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 You are in: Under Secretary for Public Diplomacy and Public Affairs > Bureau of Public Affairs > Bureau of Public Affairs: Press Relations Office > Daily Press Briefings > 2006 > January
Daily Press Briefing
Sean McCormack, Spokesman
Washington, DC
January 27, 2006

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INDEX:

ISRAEL / PALESTINIANS

Reaction to Outcome of the Election / President Bush / Secretary Rice / Quartet
New Government to Form / President Abbas Current Caretaker Government
Hamas is a Terrorist Organization / U.S. Does Not Deal With Terrorist Organizations, Does Not Provide Money to Terrorist Organizations
Palestinian Authority Under Yasser Arafats Rule
Period of Transition for Palestinians / Encourage Palestinians to Respect Their Tradition of Tolerance / Elections Free and Fair, Fee of Violence / Election Was Will of the People
Topics of Discussion at Quartet Meeting / Assistance to Palestinian People
U.S. Assistance to Palestinian Authority / Direct Assistance / Aid Channeled to NGOs by USAID / Money Given to UN, UNRWA / Full Review of Aid Programs
Change in the Middle East
General Dayton / Work in the Region

GUATEMALA

Query Regarding the UN Commission for Investigation of Illegal Armed groups and Clandestine Security Organizations in Guatemala (CICIACS)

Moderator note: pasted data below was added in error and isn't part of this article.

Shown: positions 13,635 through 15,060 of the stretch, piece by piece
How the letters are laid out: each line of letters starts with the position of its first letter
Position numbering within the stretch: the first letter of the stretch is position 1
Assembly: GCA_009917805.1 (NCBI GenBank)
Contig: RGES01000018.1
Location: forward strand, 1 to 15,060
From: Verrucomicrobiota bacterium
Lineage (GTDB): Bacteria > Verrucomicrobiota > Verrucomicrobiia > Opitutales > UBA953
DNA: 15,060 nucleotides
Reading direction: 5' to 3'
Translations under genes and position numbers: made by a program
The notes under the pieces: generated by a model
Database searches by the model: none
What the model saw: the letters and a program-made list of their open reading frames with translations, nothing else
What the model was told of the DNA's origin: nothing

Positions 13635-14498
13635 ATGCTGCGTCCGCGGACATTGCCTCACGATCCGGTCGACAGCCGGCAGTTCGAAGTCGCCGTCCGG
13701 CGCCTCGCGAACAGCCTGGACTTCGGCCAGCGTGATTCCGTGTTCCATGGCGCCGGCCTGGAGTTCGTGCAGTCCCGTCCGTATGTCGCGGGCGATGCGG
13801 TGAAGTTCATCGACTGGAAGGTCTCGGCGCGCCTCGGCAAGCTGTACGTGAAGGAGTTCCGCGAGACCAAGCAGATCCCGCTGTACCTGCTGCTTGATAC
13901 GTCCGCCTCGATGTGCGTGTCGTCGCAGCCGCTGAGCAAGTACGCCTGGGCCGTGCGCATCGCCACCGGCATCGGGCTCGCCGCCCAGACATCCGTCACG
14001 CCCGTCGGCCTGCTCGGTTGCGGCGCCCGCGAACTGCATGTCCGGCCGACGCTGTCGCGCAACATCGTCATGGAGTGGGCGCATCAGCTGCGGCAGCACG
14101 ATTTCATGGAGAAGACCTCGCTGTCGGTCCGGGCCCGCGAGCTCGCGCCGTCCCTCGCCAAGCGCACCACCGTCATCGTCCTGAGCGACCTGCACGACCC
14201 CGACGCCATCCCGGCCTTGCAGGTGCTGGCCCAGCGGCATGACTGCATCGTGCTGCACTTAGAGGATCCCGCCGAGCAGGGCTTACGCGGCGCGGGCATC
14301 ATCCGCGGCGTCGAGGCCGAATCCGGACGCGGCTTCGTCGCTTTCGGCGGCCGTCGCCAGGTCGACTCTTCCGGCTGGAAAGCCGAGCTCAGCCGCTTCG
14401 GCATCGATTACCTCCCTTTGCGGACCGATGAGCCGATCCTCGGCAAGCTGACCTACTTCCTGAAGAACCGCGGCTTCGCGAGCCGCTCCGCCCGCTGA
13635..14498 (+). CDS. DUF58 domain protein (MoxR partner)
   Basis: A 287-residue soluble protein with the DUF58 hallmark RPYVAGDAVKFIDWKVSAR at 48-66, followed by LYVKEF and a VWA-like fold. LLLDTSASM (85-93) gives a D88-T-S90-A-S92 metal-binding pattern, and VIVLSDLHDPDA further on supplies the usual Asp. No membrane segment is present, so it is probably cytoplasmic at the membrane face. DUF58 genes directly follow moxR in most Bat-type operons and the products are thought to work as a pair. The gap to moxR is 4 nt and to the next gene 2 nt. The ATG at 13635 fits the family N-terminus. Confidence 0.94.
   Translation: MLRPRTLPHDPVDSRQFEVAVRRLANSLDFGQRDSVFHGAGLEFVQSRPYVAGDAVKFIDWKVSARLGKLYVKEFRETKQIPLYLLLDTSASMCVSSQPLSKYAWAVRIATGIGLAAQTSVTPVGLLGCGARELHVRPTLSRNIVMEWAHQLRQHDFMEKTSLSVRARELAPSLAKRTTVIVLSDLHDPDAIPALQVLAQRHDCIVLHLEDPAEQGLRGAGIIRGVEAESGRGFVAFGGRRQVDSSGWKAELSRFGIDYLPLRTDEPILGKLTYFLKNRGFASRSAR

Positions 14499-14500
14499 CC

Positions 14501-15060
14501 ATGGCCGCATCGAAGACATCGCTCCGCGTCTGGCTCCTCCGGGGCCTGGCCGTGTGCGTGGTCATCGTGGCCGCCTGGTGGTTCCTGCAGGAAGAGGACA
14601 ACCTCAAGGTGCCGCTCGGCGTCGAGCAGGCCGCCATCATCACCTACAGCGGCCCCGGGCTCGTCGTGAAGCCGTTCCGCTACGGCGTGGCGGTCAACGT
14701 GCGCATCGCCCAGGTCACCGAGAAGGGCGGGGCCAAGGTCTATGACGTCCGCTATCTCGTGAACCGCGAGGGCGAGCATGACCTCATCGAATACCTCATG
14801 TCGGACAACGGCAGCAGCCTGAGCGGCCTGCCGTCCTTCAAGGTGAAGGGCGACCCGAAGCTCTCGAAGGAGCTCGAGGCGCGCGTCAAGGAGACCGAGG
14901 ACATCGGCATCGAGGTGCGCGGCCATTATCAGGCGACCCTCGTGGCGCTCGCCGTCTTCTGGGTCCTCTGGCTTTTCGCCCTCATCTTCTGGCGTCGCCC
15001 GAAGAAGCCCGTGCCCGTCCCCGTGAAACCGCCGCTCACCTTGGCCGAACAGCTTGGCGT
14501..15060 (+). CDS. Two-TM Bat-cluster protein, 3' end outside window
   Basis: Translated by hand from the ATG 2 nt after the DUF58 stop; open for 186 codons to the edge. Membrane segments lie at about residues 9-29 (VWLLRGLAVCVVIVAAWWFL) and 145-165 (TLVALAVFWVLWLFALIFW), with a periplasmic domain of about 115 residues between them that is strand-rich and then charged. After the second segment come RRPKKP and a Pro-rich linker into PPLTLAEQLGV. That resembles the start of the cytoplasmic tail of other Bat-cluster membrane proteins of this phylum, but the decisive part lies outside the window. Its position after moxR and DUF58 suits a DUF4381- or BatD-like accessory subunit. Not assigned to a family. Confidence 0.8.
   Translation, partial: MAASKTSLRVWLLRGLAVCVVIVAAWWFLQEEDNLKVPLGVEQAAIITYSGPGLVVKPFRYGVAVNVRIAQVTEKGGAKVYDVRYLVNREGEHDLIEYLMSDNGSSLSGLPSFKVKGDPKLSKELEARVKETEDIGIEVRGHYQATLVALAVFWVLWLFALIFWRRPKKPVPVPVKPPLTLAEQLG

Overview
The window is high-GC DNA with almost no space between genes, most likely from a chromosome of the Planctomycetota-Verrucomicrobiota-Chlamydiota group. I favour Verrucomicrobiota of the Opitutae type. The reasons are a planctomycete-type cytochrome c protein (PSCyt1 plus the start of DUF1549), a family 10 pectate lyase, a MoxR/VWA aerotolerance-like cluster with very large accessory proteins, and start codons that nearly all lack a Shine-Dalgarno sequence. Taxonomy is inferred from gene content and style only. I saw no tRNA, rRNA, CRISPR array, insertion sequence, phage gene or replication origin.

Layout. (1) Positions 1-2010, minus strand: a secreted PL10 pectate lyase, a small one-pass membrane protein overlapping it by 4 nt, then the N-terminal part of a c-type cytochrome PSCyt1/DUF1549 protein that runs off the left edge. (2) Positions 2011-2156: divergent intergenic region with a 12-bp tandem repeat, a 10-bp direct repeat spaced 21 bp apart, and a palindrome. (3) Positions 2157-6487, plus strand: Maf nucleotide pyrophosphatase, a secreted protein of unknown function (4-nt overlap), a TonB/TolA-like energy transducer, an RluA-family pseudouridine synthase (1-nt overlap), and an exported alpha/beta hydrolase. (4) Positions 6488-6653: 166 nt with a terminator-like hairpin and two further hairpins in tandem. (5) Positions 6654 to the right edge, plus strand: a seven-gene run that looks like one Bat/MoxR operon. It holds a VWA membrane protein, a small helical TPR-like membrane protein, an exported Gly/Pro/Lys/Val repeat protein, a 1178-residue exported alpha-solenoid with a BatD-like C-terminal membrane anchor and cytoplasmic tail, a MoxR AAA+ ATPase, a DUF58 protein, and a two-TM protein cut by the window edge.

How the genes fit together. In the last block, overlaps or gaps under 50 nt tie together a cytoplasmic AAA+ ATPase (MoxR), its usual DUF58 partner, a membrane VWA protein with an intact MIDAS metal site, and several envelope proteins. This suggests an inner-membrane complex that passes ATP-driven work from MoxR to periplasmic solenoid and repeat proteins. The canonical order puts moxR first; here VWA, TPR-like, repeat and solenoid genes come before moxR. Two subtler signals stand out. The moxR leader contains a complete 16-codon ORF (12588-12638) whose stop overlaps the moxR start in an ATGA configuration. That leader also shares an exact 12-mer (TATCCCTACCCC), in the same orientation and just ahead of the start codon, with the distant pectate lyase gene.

IRAN

U.S. Support for Russian Proposal
Iran Should Not Engage in Conversion Activities / Violation of Paris Agreement
Referral to the UN Security Council

MEXICO

Exchange of Diplomatic Notes between the U.S. and Mexico
Incident with Local U.S. Law Enforcement / Border Incursions

UNITED KINGDOM

Query Regarding Neil Entwistle


TRANSCRIPT:

12:45 p.m. EST

MR. MCCORMACK: Good afternoon. Don't have any opening statements, so Iíll be pleased to jump right into your questions.

QUESTION: Well, let's start with the obvious. Mr. Abbas has asked Hamas to form a government. Any reflections on that?

MR. MCCORMACK: I think the -- in terms of the outcome of the election, Barry, the President and Secretary Rice spoke very clearly on this matter. I'd also refer you to the statement put out yesterday on behalf of the Quartet, which states, "The Quartet reiterates its view that there is fundamental contradiction between armed group and militia activities and the building of a democratic state. A two-state solution to conflict requires all participants in the democratic process to renounce violence and terror, accept Israel's right to exist and disarm as outlined in the roadmap." And the Secretary also spoke in public yesterday with some news organizations about this issue, so --